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Sam Boal
defective blocks

European Parliament backs call for 'improved' mica scheme

The report calls for the scheme to be widened, with a reduction in red tape and a speeding up of the process.

THE EUROPEAN PARLIAMENT’s Committee on Petitions has unanimously adopted a report calling for greater flexibility and reduced red tape around the mica redress scheme.

From 30 October to 1 November last, a delegation from the European Parliament’s Committee on Petitions undertook a fact-finding visit to Donegal on the use of defective mica blocks in construction.

Its report arising from this scandal was today adopted by the European Parliament and will now be forwarded to local, regional and national authorities in Ireland and to the European Commission.

The mica scandal first made headlines in 2021 when homeowners saw concrete blocks used to build their homes and were beginning to crumble.

The blocks were made with a natural mineral named muscovite mica – the presence of mica absorbs moisture, weakens the concrete and causes the homes to crack and crumble.

The government introduced a scheme in November 2021 to support affected homeowners to remediate their dwelling and this scheme was enhanced last summer.

The Enhanced Defective Blocks Scheme allows affected homeowners in counties Clare, Donegal, Limerick, and Mayo to apply for a maximum grant of €420,000.

The five remedial options of the scheme range from an entire demolition of the home and a reconstruction in the same position, to demolishing and rebuilding the outer leaf of affected walls only and re-rendering them.

While the European Parliament report describes this scheme as “very ambitious”, it adds that it is “imperative that the scheme be improved” .

Such flexibilities include the need for “more sympathetic lending conditions such as zero-interest loans to provide bridging finance” and that arrangements should be made to support homeowners who are not in a position to advance some of the costs.

It also cited the need for a “wraparound support service that is properly resourced, easily accessible and operates regular office hours to aid affected homeowners”.

The report also calls for the scheme to be widened, with a reduction in red tape and a speeding up of the process and involvement of financial institutions.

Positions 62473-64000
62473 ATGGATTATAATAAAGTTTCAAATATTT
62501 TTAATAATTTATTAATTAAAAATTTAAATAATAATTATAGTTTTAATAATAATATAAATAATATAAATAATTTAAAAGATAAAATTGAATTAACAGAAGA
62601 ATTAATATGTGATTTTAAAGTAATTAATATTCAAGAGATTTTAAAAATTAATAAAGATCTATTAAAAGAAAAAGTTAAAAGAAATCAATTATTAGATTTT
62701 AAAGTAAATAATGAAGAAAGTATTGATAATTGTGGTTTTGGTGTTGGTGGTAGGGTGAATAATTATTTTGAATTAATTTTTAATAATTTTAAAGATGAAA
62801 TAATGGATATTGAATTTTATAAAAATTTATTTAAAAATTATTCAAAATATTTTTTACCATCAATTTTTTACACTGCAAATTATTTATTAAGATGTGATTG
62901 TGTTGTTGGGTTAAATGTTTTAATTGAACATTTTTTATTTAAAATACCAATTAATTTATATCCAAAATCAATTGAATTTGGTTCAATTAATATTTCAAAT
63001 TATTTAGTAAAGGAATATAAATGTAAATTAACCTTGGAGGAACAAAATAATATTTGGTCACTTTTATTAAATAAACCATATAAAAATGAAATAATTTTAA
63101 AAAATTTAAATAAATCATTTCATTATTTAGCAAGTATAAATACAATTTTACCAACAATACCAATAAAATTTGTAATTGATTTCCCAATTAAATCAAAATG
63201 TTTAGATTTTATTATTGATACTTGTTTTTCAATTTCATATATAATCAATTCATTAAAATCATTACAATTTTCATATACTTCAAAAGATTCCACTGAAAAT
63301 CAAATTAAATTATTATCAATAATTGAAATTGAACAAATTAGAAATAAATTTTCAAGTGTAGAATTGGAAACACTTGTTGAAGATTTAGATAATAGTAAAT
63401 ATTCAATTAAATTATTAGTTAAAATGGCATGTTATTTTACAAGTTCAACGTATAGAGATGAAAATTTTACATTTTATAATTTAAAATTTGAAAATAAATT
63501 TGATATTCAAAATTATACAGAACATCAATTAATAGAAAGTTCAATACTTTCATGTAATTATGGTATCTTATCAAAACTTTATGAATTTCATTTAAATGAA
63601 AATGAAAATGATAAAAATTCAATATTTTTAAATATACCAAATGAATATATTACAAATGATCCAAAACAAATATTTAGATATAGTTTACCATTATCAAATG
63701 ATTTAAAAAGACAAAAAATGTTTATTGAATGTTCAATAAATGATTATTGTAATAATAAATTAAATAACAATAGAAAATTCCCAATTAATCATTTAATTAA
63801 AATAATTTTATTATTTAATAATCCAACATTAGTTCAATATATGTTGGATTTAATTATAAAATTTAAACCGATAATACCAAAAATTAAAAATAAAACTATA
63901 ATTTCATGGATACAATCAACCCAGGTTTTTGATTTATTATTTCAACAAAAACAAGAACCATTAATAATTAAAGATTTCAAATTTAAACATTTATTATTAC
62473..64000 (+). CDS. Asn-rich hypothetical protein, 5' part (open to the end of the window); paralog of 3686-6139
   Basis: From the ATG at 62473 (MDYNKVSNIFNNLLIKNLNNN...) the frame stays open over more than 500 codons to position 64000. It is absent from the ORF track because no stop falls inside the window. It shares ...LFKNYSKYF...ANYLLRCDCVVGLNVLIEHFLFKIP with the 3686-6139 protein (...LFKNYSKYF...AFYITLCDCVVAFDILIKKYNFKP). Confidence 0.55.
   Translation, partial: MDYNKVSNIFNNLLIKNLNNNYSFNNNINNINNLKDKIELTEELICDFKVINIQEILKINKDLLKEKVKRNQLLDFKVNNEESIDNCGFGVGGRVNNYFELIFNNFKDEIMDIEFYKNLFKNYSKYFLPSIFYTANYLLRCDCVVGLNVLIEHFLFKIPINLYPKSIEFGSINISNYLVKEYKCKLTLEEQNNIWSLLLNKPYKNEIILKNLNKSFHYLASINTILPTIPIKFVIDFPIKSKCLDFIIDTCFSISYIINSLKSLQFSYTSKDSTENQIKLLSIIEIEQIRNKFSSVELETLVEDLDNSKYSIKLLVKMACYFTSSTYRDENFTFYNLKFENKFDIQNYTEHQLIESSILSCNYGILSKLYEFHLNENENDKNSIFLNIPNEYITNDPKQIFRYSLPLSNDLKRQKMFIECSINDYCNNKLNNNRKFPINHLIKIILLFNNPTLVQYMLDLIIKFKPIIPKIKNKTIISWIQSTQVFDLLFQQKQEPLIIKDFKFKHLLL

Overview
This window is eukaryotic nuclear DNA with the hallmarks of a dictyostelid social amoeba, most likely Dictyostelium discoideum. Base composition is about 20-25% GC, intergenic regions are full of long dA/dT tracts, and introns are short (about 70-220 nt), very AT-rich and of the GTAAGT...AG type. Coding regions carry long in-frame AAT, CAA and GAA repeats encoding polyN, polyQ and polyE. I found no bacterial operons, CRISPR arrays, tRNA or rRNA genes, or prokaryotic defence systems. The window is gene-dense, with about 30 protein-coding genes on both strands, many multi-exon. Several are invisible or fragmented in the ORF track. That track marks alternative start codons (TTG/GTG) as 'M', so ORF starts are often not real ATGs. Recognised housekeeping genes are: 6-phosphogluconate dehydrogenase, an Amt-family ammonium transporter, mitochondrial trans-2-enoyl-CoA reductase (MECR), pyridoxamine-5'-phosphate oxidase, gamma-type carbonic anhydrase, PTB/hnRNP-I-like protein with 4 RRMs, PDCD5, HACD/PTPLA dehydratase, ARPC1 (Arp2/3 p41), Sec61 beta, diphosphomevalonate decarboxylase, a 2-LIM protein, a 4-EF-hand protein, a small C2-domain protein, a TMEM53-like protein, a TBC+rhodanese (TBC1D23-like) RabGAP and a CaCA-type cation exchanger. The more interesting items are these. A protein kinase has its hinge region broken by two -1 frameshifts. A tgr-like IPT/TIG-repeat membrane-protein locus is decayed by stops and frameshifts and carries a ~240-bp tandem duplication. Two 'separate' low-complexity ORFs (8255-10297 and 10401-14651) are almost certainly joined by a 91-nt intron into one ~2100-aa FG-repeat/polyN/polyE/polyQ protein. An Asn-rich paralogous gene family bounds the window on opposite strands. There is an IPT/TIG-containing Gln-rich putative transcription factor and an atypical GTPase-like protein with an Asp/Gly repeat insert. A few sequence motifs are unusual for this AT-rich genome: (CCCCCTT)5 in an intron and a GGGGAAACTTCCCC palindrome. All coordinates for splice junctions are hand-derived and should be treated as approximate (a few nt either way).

It says the scheme should take “better account of the financial burden of all the costs”, such as the cost for new foundations, rental costs, and storage costs of furniture and other belongings.

Elsewhere, the report calls for people and entities to be held responsible for the mica scandal.

“Irish authorities should continue their efforts towards ensuring a thorough and transparent public enquiry and effective and timely legal proceedings,” said the report.

Meanwhile, the report states that the large-scale use of mica and “its severe health, financial and social consequences, contributes and exacerbates the ongoing housing crisis, which should be urgently tackled”.

It also called for the market surveillance system in Ireland to be “significantly enhanced” and to adopt a “stance that is proactive and persuasive, rather than reactive”.

‘Embrace the recommendations’

In a statement today, MEP Luke ‘Ming’ Flanagan said the report is “vindication of the tireless campaigning of affected homeowners and validation of the unprecedented situation they find themselves in”.

He added that the report “starkly sets out the severe failures at national level to address the issue”.

Flanagan has called on the government to “show courage and leadership and embrace the report’s recommendations”.

“Adequate funding must be put in place to finance the necessary remedial actions, this must be backed up by a sufficient level of human resources to implement a scheme that is fit for purpose and deliver full redress to affected homeowners in a timely fashion,” said Flanagan.

“This is not a bail out or compensation, this is an investment in people, in their well-being and in rural areas, which will generate a multiplier effect in the local economy far beyond the initial investment.”

MEP Maria Walsh meanwhile has called on the Government to “acknowledge the failings of the current scheme, and provide 100% redress for the families and homeowners affected”.

She added that the current mica redress scheme is not sufficient and needs to be reworked. 

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